2. In vivo imaging of skin and lymph node specimens from normal and AD mice: The Alexa Fluor 700-rat anti-mouse MHC Class II, Alexa Fluor 647-rat anti-mouse CD207 (langerin), and Alexa Fluor 647-rat IgG2a isotype control mAb used for molecular labeling were injected 6 h before in vivo imaging in a concentration of 0.5ug/gm mice body weight. OVA-Alexa Fluor 647 conjugate was injected 6 h before in vivo imaging in a concentration of 10ug/gm mice body weight. BALB/c mice were anesthetized with 150 μl pentobarbital (10mg/ml), and the hairs of their skin were removed with a hair remover. The objectives were in contact with the skin of the mice and their interface was rinsed with distilled water. Optical sectioning of in vivo mice skin treated with OVA and that of control mice were carried out on the lateral side of the abdomen, which was placed on a special stage suitable for in vivo observation. The skin DLNs were obtained after the imaging of the skin was complete, and we observed the excised skin DLNs ex vivo.

Measurement of Cellular Numbers and CD207 Expression of Langerhans Cells Labeled with Alexa Fluor 647-Rat Anti-Mouse CD207

LCs are located at an average depth of 14.9±2.3μm.20 We collected the acquired images from the skin at a depth of 15 μm and from the DLN specimens from the mice that received EC sensitization on day one (D1) and on day five (D5), respectively. A total of 10 images and six fields randomly chosen within each image were selected from each mouse for analysis. Multiple measurements of the same image are counted as independent samples. In brief, optical sectioned images were saved as uncompressed 8-bit grayscale tiff files and analyzed using the NIH Image software program (NIH Image J 1.44). Signal levels were converted to a numerical value using a grayscale from 0 (white) to 255 (black). The background noise was subtracted from all acquired values. Cell numbers were measured using the AnalyzeAnalyze Particles function of ImageJ, where a single value is entered and particles smaller than that value are then ignored. We used 10 μm and particles (actually cells) smaller than that value were ignored.20 To include every possible cell, we kept circularity at the default 0.00 to 1.00. Before analysis, we checked all the counted particles shown as numbered outlines using the “show” function, and compared that with the original image. The density of LCs was also determined (cells/mm2). The quantitative analysis of TPF emitted from the Alexa Fluor 647-rat anti-mouse CD207 has been described previously.19 To account for variations in the grayscale intensity due to possible nonuniformity of skin and/or lymph node tissue, mean gray values (MGVs, average gray value within the region of interest) were measured to determine the levels of TPF.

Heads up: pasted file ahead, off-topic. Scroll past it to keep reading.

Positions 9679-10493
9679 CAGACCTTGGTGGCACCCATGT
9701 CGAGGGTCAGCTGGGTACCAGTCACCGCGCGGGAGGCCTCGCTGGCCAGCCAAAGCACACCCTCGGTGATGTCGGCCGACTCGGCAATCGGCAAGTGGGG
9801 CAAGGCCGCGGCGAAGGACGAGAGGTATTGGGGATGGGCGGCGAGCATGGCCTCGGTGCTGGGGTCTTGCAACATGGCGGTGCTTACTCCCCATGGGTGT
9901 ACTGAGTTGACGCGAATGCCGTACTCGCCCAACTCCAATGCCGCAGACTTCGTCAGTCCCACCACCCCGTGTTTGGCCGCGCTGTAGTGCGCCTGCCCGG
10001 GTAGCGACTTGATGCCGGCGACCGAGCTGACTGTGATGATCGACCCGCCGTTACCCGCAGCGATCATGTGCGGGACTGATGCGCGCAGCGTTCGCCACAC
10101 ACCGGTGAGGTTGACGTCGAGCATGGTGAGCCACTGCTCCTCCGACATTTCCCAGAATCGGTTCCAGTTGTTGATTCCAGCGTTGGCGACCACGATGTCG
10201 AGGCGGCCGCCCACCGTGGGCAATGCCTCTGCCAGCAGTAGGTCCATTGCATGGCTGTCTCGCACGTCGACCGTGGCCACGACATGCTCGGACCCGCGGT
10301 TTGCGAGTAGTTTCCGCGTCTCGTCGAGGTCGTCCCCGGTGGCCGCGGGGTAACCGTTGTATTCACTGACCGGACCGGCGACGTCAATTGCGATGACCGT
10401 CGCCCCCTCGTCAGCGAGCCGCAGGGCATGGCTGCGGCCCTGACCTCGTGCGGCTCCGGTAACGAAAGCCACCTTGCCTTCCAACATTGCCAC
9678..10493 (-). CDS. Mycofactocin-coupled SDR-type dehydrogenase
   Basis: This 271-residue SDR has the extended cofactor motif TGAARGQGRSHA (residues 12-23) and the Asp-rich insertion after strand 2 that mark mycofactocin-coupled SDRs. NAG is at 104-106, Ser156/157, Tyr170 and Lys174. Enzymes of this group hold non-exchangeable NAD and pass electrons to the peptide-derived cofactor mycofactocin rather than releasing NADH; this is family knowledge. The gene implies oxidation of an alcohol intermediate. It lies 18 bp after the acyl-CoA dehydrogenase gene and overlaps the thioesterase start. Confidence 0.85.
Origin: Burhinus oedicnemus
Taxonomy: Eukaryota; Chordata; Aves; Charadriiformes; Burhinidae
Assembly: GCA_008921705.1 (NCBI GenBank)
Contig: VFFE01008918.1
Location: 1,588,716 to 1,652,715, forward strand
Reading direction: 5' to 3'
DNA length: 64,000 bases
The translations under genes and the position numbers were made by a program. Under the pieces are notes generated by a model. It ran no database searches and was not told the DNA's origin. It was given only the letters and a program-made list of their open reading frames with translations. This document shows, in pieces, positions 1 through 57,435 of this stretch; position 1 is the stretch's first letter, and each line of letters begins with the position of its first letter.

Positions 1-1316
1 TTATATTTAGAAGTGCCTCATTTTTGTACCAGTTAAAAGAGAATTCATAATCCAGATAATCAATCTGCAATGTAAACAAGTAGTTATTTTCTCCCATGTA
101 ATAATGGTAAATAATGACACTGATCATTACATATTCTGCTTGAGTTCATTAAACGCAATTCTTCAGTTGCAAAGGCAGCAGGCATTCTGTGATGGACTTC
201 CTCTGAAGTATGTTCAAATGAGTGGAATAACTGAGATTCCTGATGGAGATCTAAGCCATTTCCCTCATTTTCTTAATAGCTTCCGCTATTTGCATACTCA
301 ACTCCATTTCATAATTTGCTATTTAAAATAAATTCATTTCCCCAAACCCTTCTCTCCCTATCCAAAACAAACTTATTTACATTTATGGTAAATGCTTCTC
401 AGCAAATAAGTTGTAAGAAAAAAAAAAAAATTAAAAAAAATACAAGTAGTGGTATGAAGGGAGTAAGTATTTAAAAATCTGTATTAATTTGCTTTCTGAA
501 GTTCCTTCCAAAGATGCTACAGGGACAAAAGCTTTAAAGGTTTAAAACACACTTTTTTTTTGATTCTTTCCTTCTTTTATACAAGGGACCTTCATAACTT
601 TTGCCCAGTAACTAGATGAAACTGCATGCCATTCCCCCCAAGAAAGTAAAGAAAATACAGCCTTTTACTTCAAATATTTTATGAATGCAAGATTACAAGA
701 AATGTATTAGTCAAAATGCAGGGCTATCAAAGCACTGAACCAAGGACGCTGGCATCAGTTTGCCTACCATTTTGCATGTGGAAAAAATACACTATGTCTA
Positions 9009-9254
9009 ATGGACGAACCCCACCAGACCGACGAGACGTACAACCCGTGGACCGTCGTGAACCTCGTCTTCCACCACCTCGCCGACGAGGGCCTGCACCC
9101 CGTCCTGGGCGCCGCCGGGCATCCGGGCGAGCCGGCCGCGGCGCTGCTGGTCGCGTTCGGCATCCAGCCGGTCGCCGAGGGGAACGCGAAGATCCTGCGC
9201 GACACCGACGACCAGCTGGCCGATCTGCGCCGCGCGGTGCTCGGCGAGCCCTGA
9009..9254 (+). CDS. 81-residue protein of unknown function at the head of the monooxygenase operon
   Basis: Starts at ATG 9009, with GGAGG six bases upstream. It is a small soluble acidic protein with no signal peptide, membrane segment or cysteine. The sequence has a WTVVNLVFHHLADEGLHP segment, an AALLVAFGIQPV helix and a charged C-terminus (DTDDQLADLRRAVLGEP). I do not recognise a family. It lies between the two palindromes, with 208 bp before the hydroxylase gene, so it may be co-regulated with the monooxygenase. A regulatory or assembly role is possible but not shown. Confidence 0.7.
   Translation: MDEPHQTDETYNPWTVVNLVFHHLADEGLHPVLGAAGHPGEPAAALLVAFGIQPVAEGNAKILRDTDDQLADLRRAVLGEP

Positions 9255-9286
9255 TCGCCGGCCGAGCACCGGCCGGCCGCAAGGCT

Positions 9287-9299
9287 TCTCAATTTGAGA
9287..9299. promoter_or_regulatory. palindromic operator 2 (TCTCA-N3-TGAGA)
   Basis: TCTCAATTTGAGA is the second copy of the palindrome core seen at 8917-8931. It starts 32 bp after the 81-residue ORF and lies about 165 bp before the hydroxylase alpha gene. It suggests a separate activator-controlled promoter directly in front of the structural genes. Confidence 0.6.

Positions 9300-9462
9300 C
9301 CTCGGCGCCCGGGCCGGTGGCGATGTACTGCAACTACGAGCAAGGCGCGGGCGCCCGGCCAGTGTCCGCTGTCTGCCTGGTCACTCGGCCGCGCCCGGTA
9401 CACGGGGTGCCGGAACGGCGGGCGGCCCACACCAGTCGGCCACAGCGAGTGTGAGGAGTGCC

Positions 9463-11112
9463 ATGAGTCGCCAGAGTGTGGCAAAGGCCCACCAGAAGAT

Statistical Analysis

Data are expressed as mean±standard deviation, unless otherwise specified. The comparison of the cell counts and the relative TPF intensity among groups were expressed as median (the 50th percentile) and interquartile range (the range of values between the 25th and 75th percentile of distribution) and were statistically analyzed using a nonparametric Mann-Whitney U test. All statistical analyses were performed with Prism software (Graph Pad, San Diego, CA). A P value of less than 0.05 was considered to indicate a statistically significant difference.

Observation of MHC Class II Expressing Cells Labeled with Alexa Fluor 700-Rat Anti-mouse MHC Class II mAb

Human and mouse DCs in the epidermis are easily identified based on the surface expression of the MHC class II molecules. We took advantage of the nonlinear two-photon fluorescence (TPF) from Alexa Fluor 700 under an excitation wavelength of 1230 nm of the Cr:forsterite femto-second (fs) laser.19,21 A typical emission spectrum acquired from Alexa Fluor 700 conjugated mAb against MHC class II was measured [Fig. 1(a)]. We acquired sequential images along the x-y plane from the surface of the fixed skin. We found some red spot signaling located within the epidermis [Fig. 2(a) to 2(c)]. We confirmed the nonlinear signal by verifying that the TPF signals we observed had a central emission wavelength around 703 nm. We repeated our experiment in vivo. We observed the same characteristic distribution of red spot signals outlining some cellular morphology within the epidermis [Fig. 2(d) to 2(e)]. We measured the xz-sectioned nonlinear images in the skin of live mice and confirmed that these red spot signals were located at the basal epidermis [Fig. 2(f)]. Next we examined intact lymph nodes by Cr:forsterite laser-based nonlinear microscopy to determine their suitability for lymph nodes imaging. We acquired sequential images along the z-axis from the surface of the fixed DLN. Some red signals representing the TPF from the Alexa Fluor 700-rat anti-mouse MHC Class II molecules were present in the inner paracortex area, a T cell-rich zone (Fig. 3).22,23 Deduced from their locations, these brightly stained cells within skin and DLN might be some MHC class II expressing cells, including DCs and LCs.

Graphic Jump LocationF1 :